yeast infections??

March 28th, 2014 by Emily
chronic yeast infections
by Vietnam Plants & The USA. plants

Question: yeast infections??
ive never had them before. the first was after i had been taking antibiotics the 2nd was a month later before my period, i have been sexually active with my fiance we just started using spermicide condoms
i just recently had another right before my period. im paranoid that i have hiv, even though i have other factors that could be contributing to this..do people with hiv get infections without doable causes? should i be worried?

Best answer:

Answer by bigmamarica
multiple yeast infections are a sign on HIV infection…but heres some info AND YES people with HIV get infections with no cause that’s why it’s called HIV—the virus attacks the bodies immune system…take the rapid test—go with your fiance and both take one so you can relieve your worry! i’m sure you’re fine if you’re both truehearted and aren’t IV drug users or have sex with IV drug users

Frequent or continual cases of vaginal fungal infections known as “yeast” infections, or vaginal candidiasis, or monilia might sometimes be an early symptom of infection with the human immunodeficiency virus, HIV, that causes AIDS. Most of the 13 million cases of vaginal candidiasis that occur annually do NOT have HIV as an underlying cause. Pregnancy, diabetes, contraceptive pills, and antibiotics are commonly linked to these fungal infections. However, women at risk for HIV infection should be aware of the possibility that recurrent or stubborn cases of vaginal candidiasis sometimes might be an early sign of HIV infection, and should check with a doctor.

The course of HIV varies greatly from one mortal to another. When untreated, the average time from transmission of HIV to death is 10 to 11 years. It can be shorter or longer. The main stages from transmission to advanced disease in an untreated mortal are:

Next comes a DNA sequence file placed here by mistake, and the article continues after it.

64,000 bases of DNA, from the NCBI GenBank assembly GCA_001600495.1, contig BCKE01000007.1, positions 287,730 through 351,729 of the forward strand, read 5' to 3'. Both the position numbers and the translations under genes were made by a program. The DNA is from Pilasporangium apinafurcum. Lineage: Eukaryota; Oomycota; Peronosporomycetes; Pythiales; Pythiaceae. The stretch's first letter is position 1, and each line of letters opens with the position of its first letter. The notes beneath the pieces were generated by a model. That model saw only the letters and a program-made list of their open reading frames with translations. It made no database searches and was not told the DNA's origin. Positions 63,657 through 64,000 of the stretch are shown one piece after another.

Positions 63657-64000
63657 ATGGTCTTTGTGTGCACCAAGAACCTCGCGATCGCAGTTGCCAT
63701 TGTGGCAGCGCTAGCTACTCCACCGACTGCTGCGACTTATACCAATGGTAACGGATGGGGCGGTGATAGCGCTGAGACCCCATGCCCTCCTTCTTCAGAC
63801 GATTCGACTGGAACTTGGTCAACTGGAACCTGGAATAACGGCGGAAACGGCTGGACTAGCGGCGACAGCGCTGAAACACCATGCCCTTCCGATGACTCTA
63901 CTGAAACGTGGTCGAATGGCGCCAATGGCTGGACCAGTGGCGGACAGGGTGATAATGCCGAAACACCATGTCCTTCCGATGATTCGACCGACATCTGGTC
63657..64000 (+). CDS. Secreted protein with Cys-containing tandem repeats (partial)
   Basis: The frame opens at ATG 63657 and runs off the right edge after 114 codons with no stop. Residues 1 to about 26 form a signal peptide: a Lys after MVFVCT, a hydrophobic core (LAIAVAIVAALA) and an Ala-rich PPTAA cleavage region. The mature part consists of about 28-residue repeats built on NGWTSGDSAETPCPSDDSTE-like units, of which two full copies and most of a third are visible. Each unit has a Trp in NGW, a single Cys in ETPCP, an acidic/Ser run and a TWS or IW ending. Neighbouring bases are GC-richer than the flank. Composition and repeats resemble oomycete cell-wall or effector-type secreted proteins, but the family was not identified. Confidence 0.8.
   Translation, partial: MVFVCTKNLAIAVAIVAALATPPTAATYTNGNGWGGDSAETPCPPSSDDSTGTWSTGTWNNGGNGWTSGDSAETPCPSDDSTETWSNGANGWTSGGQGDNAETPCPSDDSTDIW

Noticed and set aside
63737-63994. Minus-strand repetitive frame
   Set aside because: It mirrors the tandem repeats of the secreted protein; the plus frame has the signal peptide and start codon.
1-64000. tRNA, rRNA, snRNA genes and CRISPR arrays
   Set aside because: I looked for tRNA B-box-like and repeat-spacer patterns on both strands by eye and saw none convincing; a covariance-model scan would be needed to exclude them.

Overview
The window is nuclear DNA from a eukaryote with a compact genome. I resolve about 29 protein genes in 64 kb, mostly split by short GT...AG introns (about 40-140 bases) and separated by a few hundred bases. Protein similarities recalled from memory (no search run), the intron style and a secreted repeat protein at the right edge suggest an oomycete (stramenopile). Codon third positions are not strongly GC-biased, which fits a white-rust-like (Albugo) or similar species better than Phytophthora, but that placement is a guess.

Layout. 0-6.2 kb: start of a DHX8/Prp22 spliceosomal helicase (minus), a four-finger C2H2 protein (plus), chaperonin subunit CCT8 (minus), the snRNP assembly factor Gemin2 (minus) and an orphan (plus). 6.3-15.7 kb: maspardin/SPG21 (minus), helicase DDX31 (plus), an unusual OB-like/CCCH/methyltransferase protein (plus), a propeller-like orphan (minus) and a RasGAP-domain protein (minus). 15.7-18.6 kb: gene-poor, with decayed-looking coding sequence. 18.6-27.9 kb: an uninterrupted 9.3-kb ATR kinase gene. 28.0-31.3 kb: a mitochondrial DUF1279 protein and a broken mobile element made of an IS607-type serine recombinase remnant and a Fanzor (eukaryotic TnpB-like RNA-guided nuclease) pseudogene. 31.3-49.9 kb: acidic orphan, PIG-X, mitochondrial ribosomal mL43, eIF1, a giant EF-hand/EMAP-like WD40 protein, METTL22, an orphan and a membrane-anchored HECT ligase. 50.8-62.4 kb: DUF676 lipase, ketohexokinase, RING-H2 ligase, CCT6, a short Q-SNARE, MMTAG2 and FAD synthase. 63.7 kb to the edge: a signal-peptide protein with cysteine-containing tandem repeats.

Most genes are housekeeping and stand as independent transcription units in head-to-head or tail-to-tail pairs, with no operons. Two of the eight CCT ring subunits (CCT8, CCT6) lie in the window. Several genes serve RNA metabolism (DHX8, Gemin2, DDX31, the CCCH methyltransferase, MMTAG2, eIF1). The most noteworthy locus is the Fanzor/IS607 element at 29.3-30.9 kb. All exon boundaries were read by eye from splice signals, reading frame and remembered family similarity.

Stage 1: Primary HIV Infection
Stage 2: Asymptomatic chronic infection
Stage 3: Symptomatic HIV infection
Stage 4: Advanced HIV Infection

Shortly after the transmission of HIV from one mortal to another, CD4 cells get destroyed. HIV multiplies itself at a rate of 10,000,000,000 virions per day. As a result, while the amount of virus in the blood increases, the amount of CD4 cells decreases. This initial stage is called “Primary HIV Infection”. It is often characterized by flu-like signs and symptoms like fever, sore throat, swollen glands and cough. These signs and symptoms usually last a few weeks, but only about 20% of people will see a physician because of them. Thus, the diagnosis is often missed during that stage.

It is also during the stage of “Primary HIV Infection” that the immune system tries to fight HIV and starts developing antibodies. The development of antibodies against HIV is called “seroconversion”. Time to seroconversion is around 21 to 90 days. Periods of greater than 6 months to seroconversion have been reported. The tests that are used to diagnose HIV detect the presence of antibodies in the blood. An HIV test can, therefore, be negative (i.e., show that a mortal does not have HIV) if it is done before the body has had enough time to produce enough antibodies for the test to detect. This is why there is a 3-month period necessary between the time of transmission and the time the test is done, for the test to be accurate.

The next stage is called “Asymptomatic Chronic Infection”. During this stage, people don’t feel sick, but the virus continues to attack and destroy the immune system. HIV can also become harder to treat. This stage usually lasts several years. Starting treatment against HIV prolongs that stage so that people live longer and healthier.

The following stages are called “Symptomatic Infection” and “Advanced Stage”. During these stages, the body’s immune system is too weak to fight infections that would normally be easily fought. The infected mortal becomes very sick. Other health problems might also develop. Several types of problems can happen to the lungs, the skin, the nerves and the digestive system. In the “Advanced stage”, the body looses the fight to opportunistic infections, tumors, wasting, and neurological complications.

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